Peter, who had been so afraid that people would recognize him as a follower of Jesus that he denied Christ and then later hid in the upper room. That same man, the Apostle Peter, stood on in the street and publicly proclaimed the Word of God.
And what happened when he did that? Acts 2:41:
So those who received his word were baptized, and there were added that day about three thousand souls.
This is the moment when the Apostles received the sacrament of confirmation. They had already received the gifts of the Holy Spirit when they were baptized, but they were still afraid to act publicly on God’s behalf when Jesus wasn’t with them in person.
Now, they act very boldly. All of them—except for St. John, who died of old age—died as martyrs because they would truly rather have died than deny Christ again.
They received the sacrament of confirmation.
What Happens at Confirmation
Baptism, Confirmation, and Holy Orders all place a mark or seal on our soul. This is why those sacraments can only be received once. Each of those sacraments has a different effect on us.
The seal from the sacrament of Confirmation gives us an “increase and deepening of baptismal grace” (CCC 1303) because this is the sacrament that strengthens us, and gives us the ability to fully live out our faith. It also “perfects the common priesthood of the faithful, received in Baptism, and ‘the confirmed person receives the power to profess faith in Christ publicly and as it were officially (quasi Ex officio)’” (CCC 1305).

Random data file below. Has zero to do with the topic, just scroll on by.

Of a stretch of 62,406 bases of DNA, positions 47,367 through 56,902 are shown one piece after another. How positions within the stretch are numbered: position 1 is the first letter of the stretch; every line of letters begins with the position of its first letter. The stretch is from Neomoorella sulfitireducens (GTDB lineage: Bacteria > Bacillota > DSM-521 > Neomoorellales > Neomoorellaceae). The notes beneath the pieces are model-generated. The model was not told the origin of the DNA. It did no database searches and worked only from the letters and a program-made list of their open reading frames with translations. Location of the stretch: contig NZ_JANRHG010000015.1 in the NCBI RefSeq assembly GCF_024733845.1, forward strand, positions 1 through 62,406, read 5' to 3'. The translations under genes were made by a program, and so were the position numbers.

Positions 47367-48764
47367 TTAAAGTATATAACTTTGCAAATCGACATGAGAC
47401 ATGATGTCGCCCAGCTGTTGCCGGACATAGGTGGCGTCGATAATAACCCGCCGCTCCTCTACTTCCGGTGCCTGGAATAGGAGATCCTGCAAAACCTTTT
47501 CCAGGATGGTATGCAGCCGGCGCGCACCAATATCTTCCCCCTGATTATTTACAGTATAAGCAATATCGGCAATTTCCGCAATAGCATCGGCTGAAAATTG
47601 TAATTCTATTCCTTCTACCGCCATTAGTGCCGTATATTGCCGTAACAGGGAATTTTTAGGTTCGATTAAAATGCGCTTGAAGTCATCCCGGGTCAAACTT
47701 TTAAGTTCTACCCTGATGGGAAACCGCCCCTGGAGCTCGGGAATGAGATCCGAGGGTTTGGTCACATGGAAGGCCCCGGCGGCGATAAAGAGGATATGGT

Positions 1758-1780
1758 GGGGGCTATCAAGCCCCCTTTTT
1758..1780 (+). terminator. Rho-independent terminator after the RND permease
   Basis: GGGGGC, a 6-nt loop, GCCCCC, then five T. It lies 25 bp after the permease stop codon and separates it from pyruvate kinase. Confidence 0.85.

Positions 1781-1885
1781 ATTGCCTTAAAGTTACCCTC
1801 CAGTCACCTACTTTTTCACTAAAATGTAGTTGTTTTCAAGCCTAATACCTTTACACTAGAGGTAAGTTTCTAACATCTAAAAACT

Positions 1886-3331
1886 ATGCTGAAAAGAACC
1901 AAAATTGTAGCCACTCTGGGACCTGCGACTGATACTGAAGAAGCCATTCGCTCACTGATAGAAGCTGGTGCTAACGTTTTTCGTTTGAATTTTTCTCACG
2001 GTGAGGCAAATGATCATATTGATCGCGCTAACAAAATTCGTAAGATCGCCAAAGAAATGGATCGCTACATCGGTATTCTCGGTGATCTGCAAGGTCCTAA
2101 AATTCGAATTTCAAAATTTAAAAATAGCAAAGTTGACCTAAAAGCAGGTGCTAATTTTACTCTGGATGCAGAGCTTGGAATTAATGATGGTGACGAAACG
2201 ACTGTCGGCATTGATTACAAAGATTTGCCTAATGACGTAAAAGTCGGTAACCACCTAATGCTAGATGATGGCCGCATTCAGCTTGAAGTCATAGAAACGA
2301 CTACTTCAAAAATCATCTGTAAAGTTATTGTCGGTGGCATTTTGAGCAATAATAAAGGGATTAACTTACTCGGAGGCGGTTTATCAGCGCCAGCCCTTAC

We already have the Gifts of the Holy Spirit, but too often we lack the courage to put them into practice. This is what confirmation allows us to do—when we allow it to—by putting our faith in to practice.
This is what the Catechism lists as the effects of this sacrament:
It roots us more deeply in the divine filiation which makes us cry, "Abba! Father!"
It unites us more firmly to Christ
It increases the gifts of the Holy Spirit in us
It renders our bond with the Church more perfect
It gives us a special strength of the Holy Spirit to spread and defend the faith by word and action as true witnesses of Christ, to confess the name of Christ boldly, and never to be ashamed of the Cross
Who is it that’s supposed to have the courage of their convictions?
Not children, but adults
Why Do Catholics Get Confirmed?
When we talk about confirmation as the “sacrament of adulthood,” we don’t mean that we now have the status of an adult either in the Church or in our society.
This sacrament gives us the grace to grow into an adult faith in God. We become soldiers, or warriors, for Christ and put on the armor of God. The Bible uses military language because we’re fighting against evil and sin, along with His grace which guides and strengthens us.
That is where it seems the confusion about the effects of this sacrament and adulthood come from. We don’t “become adults” because it’s not the type of initiation that many cultures have for celebrating the transition from childhood to adulthood.
Blog Series: Teaching Grace, the Sacraments, and the Church
How to Teach the Sacrament of Baptism
How to Teach the Sacrament of Confession or Reconciliation
How to Teach the Sacrament of Confirmation (this post)
How to Teach the Sacrament of Eucharist Part 1: the Bible
How to Teach the Sacrament of Eucharist Part 2: Sacred Tradition
How to Teach the Sacrament of Marriage
How to Teach the Sacrament of Holy Orders
How to Teach the Sacrament of Anointing of the Sick
How to Teach About the Catholic Church
How to Teach About Sacramentals